The park is also recovering from over-grazing by deer herds over many decades so any plan to encourage more visitors needs to take into consideration the damage already done.
Nevertheless, the master plan recommends strengthening links with the park and the small towns and villages around it, with possible park and ride facilities in at least five of them.
It also encourages the expansion of the few walking trails within the park, the development of looped cycle routes and the refurbishment of derelict fishing and hunting lodges and famine cottages as information points. Lough Beagh could also be opened to exploration by small electric boats manned by trained guides, it says.
The drumlin-shaped, heather-roofed visitor centre at the northern edge of the park was designed to fit in with the environment but the plan says it needs to be redeveloped or rebuilt.
Glenveagh Castle, 4km further in to the park, also needs some attention to calm congestion and its larger turret is considered the ideal structure in which to create a glass lookout that would allow 360-degree views of the surrounding landscape.
Ireland’s most westerly national park and the only one that touches the sea, Connemara National Park in Co Galway has the Atlantic lapping at its fringes at Barnaderg Bay, hills in its centre, Connemara ponies in its wild open spaces and the dozen magnificent peaks of the Twelve Bens or Twelve Pins mountain range to its south.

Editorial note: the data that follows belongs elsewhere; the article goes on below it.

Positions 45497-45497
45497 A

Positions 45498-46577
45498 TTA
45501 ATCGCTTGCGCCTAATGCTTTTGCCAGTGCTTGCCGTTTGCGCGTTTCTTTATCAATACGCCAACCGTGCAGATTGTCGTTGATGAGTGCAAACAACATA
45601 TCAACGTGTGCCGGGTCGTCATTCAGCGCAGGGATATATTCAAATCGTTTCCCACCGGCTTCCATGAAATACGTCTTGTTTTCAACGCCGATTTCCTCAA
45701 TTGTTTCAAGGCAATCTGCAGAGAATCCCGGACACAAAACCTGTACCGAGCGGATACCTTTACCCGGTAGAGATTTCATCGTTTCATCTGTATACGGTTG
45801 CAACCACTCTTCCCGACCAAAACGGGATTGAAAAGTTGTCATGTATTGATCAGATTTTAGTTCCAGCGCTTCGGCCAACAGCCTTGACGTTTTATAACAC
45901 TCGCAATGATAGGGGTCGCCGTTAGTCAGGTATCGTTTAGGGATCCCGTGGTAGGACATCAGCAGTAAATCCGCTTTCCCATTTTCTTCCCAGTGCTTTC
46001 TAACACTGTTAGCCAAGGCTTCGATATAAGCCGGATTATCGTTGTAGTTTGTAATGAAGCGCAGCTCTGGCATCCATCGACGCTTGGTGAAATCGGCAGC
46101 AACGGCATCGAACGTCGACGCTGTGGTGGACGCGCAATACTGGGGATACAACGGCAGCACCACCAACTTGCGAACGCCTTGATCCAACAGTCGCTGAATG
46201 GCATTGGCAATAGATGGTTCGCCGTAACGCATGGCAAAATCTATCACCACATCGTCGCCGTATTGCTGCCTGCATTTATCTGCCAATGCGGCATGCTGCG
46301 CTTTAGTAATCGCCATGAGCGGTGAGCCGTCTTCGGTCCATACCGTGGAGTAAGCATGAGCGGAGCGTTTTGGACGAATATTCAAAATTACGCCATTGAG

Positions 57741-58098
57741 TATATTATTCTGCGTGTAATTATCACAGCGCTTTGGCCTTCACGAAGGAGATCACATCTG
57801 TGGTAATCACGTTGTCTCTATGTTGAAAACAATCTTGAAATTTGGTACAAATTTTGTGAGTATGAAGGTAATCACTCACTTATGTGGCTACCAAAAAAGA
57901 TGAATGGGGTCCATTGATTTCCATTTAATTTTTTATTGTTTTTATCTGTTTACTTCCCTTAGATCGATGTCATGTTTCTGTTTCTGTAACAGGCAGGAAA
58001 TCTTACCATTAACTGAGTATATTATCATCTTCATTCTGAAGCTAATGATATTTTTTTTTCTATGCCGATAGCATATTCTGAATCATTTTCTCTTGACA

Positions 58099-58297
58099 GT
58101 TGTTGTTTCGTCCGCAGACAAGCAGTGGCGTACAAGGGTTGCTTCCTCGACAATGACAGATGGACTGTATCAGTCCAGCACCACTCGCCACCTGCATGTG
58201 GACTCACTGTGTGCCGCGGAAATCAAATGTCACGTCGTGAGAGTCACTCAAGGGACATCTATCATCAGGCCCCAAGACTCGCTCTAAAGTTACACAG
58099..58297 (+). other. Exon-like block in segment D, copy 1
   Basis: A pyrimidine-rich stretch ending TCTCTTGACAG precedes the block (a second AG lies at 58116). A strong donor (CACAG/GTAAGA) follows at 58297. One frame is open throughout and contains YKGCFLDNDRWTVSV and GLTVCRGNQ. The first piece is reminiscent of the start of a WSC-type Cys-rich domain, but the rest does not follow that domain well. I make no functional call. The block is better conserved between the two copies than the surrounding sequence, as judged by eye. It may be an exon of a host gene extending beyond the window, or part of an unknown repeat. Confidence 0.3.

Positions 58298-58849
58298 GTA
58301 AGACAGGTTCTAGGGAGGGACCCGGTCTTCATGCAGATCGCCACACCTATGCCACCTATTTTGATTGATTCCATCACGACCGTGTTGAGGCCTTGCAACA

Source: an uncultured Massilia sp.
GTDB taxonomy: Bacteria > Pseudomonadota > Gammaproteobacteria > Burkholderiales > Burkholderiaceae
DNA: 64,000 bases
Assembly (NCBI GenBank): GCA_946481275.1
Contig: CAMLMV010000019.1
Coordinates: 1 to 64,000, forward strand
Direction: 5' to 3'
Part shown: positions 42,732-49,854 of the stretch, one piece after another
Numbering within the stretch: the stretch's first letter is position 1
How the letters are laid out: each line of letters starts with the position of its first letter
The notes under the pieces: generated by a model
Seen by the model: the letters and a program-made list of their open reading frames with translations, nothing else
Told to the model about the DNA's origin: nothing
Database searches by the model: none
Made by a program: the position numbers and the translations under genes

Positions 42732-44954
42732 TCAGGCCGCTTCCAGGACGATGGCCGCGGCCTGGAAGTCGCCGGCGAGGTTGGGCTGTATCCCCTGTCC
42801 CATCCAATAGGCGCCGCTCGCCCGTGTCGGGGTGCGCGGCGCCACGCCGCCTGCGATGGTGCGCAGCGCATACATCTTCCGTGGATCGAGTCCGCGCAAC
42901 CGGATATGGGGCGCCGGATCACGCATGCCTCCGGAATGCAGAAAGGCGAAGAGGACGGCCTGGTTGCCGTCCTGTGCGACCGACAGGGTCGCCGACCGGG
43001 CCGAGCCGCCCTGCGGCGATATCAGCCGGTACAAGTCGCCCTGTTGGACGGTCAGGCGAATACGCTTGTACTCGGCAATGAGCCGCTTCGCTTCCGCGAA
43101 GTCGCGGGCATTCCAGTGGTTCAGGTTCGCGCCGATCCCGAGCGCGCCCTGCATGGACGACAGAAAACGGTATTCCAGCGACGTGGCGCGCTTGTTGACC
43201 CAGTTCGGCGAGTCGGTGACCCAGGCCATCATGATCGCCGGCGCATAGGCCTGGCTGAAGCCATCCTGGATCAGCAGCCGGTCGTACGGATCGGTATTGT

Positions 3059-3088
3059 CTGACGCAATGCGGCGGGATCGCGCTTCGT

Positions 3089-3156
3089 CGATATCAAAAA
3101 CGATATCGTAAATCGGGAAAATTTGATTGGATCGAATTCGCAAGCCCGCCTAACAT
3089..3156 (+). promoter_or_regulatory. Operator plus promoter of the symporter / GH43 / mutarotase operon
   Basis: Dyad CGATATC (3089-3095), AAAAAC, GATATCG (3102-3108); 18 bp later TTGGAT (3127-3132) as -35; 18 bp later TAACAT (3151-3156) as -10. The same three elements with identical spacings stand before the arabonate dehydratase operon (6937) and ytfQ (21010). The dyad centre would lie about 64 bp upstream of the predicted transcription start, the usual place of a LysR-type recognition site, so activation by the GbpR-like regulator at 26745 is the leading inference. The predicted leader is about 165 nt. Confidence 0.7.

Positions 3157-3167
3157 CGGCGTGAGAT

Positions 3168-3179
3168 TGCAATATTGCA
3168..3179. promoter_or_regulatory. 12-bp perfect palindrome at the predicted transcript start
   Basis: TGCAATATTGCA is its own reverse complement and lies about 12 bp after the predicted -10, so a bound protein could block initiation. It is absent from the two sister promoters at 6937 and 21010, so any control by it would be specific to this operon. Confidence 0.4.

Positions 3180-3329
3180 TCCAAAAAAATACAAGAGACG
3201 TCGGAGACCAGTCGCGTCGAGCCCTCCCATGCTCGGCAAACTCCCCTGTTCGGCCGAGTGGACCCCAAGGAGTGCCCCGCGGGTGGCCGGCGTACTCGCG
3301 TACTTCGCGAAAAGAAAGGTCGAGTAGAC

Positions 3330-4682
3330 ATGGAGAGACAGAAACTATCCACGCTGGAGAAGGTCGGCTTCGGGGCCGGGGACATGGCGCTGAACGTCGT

It also has sheep and the rows that go along with that. Habitats in the more mountainous south are acknowledged to be highly sensitive and fragile and there is a reluctance to send much more traffic — human, animal or otherwise — in that direction.
Nevertheless, the plan does seek to improve facilities that better serve the existing visitors and attract new ones.
The visitor centre, open from March to October, is in the former farming buildings of the old Letterfrack Industrial School which “urgently require refurbishment”.
Environmentalists argue the park boundaries should be extended to take in the full Twelve Bens range and possibly even Roundstone Bog with conservation being the top priority.
For while these areas would undoubtedly wow more tourists, it is notable that in recommending new walking trails in the park, the plan locates them entirely in the north of the park, away from the fragile south.